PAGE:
There’s a lot more to making music with children than singing The Wheels on the Bus or dancing to Baby Shark.
Newborn babies can detect the pulse in music and infants respond to maternal speech and singing. Many children have a natural instinct for music making and enjoying singing, clapping, drumming and dancing regardless of the genre or era of the music.
Music can also help children unwind after a busy day and calm them ready for sleep (why else do we sing infants lullabies?).
Robert Schumann: 5 Gesänge der Frühe, Op. 133 – No. 1. Im ruhigen Tempo (Cordelia Williams, piano)
In her book The Happy Music Play Book, British pianist Cordelia Williams has created a range of activities, games and suggestions for parents of small children to introduce joyful and interactive music-making into everyday family life. The mother of two small, active boys under the age of 4, Cordelia Williams drew on her own experience of making music with her children to create this cornucopia of ideas and suggestions to help other parents incorporate music into their children’s lives without pressuring them to take up an instrument or engage in music in a more formal way. The aim of the book is to encourage children to have a joyful relationship with music; to discover their own imagination and creativity, through music; to give them the potential to go on to learn a music instrument; to foster confidence and individual thought. The fundamental message of this book is that music is “for their souls, not just for the grades”, that music making should be a pleasurable, creative activity which can be enjoyed by everyone. In short, music is FUN!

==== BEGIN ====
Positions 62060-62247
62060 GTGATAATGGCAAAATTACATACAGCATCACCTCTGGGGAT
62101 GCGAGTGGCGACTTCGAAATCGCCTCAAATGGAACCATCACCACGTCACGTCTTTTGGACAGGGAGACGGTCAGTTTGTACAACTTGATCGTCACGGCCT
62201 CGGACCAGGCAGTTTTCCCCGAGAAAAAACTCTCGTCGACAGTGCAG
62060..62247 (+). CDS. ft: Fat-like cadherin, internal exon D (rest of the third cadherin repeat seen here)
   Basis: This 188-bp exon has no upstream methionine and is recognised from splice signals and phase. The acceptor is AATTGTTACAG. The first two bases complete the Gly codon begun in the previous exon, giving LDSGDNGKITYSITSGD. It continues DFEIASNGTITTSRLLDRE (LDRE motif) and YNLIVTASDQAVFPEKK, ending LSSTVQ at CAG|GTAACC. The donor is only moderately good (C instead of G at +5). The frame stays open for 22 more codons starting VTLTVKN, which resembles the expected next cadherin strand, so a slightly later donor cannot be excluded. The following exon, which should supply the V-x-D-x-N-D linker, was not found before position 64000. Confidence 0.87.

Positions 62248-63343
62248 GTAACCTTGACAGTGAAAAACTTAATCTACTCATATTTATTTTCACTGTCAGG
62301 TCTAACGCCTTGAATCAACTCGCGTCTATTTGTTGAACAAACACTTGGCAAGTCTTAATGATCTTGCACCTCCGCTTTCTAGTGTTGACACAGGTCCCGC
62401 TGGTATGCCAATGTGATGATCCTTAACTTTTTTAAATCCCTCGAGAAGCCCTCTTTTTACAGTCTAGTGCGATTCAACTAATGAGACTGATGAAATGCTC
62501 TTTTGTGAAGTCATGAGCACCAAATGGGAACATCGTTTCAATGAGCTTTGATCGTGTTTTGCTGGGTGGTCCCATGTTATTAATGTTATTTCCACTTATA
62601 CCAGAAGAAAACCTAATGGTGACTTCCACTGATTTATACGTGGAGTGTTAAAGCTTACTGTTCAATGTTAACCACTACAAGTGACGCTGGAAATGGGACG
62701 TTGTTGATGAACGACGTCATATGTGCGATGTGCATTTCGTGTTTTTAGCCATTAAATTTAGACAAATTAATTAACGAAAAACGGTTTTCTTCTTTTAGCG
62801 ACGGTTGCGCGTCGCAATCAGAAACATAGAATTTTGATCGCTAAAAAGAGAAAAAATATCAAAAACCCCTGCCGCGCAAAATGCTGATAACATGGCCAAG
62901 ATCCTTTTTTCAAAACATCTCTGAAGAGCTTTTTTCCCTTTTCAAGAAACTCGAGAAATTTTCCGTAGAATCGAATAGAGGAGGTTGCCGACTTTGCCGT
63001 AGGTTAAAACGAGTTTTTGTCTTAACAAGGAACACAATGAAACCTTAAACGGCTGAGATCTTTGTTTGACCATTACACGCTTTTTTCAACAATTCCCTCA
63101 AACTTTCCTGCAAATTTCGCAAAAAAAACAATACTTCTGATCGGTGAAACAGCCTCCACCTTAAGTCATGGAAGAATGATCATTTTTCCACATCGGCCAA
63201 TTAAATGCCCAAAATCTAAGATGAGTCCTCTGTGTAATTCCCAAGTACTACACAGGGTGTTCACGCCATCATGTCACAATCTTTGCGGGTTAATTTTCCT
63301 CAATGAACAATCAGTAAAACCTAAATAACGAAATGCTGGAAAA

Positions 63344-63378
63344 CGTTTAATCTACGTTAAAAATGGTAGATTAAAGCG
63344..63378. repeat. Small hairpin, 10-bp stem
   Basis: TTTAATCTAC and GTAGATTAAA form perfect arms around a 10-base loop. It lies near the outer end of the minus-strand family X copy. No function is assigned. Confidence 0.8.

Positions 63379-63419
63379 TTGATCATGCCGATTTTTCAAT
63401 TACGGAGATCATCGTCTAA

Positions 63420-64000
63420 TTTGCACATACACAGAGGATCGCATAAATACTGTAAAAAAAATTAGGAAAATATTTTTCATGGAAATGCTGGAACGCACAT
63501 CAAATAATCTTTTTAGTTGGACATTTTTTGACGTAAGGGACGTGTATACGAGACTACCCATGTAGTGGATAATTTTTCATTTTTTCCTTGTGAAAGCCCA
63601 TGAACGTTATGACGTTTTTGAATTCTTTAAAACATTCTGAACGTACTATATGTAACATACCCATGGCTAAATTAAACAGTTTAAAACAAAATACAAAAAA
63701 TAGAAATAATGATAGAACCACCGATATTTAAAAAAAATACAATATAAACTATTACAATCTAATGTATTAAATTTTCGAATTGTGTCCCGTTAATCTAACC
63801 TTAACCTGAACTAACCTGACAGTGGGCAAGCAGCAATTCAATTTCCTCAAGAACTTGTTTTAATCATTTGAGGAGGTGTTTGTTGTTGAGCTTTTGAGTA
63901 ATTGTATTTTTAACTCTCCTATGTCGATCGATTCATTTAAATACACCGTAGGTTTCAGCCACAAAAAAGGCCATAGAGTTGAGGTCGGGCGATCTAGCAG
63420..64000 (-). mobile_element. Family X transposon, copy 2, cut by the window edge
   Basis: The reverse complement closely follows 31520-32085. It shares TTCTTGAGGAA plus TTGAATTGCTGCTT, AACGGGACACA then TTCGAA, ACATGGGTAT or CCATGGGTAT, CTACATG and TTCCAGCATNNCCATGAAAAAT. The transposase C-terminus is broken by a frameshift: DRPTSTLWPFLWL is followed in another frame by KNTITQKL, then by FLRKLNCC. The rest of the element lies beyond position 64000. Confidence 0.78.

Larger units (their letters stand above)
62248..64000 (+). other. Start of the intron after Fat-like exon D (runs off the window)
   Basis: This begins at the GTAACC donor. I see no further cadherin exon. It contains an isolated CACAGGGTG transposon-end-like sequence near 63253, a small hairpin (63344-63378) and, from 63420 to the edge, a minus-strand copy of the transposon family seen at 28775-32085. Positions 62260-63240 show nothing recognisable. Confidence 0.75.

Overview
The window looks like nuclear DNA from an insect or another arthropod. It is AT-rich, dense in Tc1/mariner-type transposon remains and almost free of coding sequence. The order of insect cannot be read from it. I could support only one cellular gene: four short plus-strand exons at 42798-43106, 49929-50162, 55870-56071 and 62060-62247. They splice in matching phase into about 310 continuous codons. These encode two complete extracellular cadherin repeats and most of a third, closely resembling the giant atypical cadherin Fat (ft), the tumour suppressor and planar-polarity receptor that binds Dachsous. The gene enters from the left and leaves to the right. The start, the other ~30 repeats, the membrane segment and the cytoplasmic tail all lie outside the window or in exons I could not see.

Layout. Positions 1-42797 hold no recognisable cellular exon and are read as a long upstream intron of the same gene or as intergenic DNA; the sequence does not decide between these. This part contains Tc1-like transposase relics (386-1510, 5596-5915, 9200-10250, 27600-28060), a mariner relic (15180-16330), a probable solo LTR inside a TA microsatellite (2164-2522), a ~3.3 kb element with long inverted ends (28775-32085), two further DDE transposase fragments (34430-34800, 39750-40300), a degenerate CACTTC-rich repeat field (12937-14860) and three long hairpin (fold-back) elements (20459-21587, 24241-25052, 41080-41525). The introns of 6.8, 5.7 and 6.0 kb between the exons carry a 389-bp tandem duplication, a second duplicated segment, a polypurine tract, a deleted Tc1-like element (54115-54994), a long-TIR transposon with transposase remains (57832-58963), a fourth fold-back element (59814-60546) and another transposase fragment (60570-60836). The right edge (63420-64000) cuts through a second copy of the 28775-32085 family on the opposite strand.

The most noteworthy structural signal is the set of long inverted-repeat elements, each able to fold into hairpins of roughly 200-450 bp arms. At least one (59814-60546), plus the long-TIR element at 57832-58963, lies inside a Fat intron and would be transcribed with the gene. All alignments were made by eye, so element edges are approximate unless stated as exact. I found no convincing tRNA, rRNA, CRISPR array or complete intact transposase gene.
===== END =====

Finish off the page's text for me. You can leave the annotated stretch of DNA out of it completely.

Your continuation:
The book draws not only on Cordelia’s own experience as a mother and a professional pianist (who was inspired by hearing her own mother teach the piano), but also draws on research into child development, psychology, neurology, mindfulness and different methods of music teaching. The resulting suggestions and games are presented in a relaxed, approachable and humorous way, with clear text and engaging illustrations.
From simple “snuggle jiggles”, “musical aeroplanes” and bells for babies to breathing and movement for older “mini musicians”, the games, activities and ideas for creative and enjoyable musical play are divided into chapters according to how parents would actually use them during the busy, sometimes stressful days with young children. Every suggestion also nourishes natural musicality and confidence, preparing the way for more independent thinking and other creative pursuits later on.
In addition to the book, Cordelia has compiled a playlist of external recordings of songs and playlists featured in The Happy Music Play Book, and the book also contains an extensive glossary of musical terms, explained in terms which younger children, and indeed novice musicians, can understand. A detailed resources and further reading section directs readers to a wealth of research mentioned in the book together with some fundamentals of early years music teaching.
Overall, this book is original, accessible and full of joy – an ideal antidote to numerous books aimed at the “tiger parent”.
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Cordelia Williams: On Being a Pianist in Kenya